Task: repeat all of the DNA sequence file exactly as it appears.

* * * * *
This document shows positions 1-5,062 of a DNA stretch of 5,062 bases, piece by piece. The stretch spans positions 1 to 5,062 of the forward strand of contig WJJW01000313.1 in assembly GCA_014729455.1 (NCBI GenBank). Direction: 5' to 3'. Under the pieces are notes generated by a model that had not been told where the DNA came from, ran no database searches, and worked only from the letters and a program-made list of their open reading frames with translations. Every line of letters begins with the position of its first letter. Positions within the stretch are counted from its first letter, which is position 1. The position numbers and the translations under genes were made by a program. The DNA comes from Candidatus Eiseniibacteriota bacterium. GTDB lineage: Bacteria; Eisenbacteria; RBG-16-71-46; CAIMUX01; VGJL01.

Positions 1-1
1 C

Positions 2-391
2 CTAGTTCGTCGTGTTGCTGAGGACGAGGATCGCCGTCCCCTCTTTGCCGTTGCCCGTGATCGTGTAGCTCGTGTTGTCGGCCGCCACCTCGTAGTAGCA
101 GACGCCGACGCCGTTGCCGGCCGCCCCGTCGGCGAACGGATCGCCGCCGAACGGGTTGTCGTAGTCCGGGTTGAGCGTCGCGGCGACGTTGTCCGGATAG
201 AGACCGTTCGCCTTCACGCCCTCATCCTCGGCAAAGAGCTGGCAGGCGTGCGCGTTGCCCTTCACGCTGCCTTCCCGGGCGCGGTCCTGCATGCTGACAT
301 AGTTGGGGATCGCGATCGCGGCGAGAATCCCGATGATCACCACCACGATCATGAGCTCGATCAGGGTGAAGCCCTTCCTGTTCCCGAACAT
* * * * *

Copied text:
This document shows positions 1-5,062 of a DNA stretch of 5,062 bases, piece by piece. The stretch spans positions 1 to 5,062 of the forward strand of contig WJJW01000313.1 in assembly GCA_014729455.1 (NCBI GenBank). Direction: 5' to 3'. Under the pieces are notes generated by a model that had not been told where the DNA came from, ran no database searches, and worked only from the letters and a program-made list of their open reading frames with translations. Every line of letters begins with the position of its first letter. Positions within the stretch are counted from its first letter, which is position 1. The position numbers and the translations under genes were made by a program. The DNA comes from Candidatus Eiseniibacteriota bacterium. GTDB lineage: Bacteria; Eisenbacteria; RBG-16-71-46; CAIMUX01; VGJL01.

Positions 1-1
1 C

Positions 2-391
2 CTAGTTCGTCGTGTTGCTGAGGACGAGGATCGCCGTCCCCTCTTTGCCGTTGCCCGTGATCGTGTAGCTCGTGTTGTCGGCCGCCACCTCGTAGTAGCA
101 GACGCCGACGCCGTTGCCGGCCGCCCCGTCGGCGAACGGATCGCCGCCGAACGGGTTGTCGTAGTCCGGGTTGAGCGTCGCGGCGACGTTGTCCGGATAG
201 AGACCGTTCGCCTTCACGCCCTCATCCTCGGCAAAGAGCTGGCAGGCGTGCGCGTTGCCCTTCACGCTGCCTTCCCGGGCGCGGTCCTGCATGCTGACAT
301 AGTTGGGGATCGCGATCGCGGCGAGAATCCCGATGATCACCACCACGATCATGAGCTCGATCAGGGTGAAGCCCTTCCTGTTCCCGAACAT